President Trump has a new favorite word: sovereignty. He used it at least 21 times during his debut speech to the United Nations. He used it determinedly, deliberately and deliberatively, knowing exactly what it would mean to his followers in the United States. But to those in that U.N. hall, and those listening around the world, it probably meant something very different. In fact, it probably meant something quite opposite.
For his fan base, and for U.S. domestic audiences in general, “sovereignty” turns out to be a quite clever word choice. One had wondered how President Trump would square the anti-global, nationalist and blatantly anti-U.N. content of his version of “make America great again” with now hobnobbing at an organization he has famously described as “not a friend of democracy ... not a friend to freedom ... not a friend even to the United States of America.” Sovereignty is how he squared it.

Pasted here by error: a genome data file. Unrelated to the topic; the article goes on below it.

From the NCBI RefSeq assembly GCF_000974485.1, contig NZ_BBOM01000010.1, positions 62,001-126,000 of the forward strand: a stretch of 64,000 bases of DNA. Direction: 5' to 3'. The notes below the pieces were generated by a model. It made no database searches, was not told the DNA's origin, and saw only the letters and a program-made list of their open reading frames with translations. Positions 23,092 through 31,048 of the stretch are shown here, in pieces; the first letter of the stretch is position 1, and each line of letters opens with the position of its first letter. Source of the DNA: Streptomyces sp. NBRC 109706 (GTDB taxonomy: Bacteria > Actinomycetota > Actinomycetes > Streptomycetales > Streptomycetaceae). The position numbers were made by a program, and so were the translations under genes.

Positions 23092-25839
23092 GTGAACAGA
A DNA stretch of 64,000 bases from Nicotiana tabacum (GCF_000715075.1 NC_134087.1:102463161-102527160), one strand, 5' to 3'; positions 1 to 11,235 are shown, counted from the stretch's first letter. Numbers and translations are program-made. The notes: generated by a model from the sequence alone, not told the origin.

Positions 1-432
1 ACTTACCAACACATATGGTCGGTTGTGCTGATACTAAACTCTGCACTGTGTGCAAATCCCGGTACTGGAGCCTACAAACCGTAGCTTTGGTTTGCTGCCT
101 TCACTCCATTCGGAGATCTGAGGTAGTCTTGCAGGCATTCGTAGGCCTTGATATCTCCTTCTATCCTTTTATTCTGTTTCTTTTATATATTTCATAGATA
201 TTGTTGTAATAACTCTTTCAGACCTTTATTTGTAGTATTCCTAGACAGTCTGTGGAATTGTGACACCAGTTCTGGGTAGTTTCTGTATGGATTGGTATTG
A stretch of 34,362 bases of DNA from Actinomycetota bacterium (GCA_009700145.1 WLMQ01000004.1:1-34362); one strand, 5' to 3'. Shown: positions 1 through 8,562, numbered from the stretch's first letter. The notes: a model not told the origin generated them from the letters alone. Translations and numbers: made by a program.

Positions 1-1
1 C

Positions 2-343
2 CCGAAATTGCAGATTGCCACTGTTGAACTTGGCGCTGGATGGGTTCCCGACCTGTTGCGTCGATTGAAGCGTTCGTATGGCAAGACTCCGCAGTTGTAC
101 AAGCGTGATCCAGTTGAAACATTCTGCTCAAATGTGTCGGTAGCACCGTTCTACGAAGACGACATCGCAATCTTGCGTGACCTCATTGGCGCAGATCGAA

Also wrapped in the repeated use of this word was the defiant message that although he is now part of what he once called “just a club for people to get together, talk and have a good time,” President Trump is not one of them. Newt Gingrich, for example, heard exactly what the president wanted him to hear: a “strategy of a sovereignty-based patriotism” as a clear alternative to “globalist desire.”
Those gathered in at the U.N. this week, and not just the card-carrying “globalists” among them, do probably realize that President Trump is not one of them. But it is very unlikely that they heard anything remotely similar to what Gingrich did in the president’s insistent invocation of the idea of sovereignty.
In the context of such a gathering in that room and standing in front of those iconic green tiles that President Trump believes are “cheap” and should be replaced with “beautiful large marble slabs,” the word sovereignty has a long and particular history, one that stands in near contradiction to how the 45th president of the United States used it.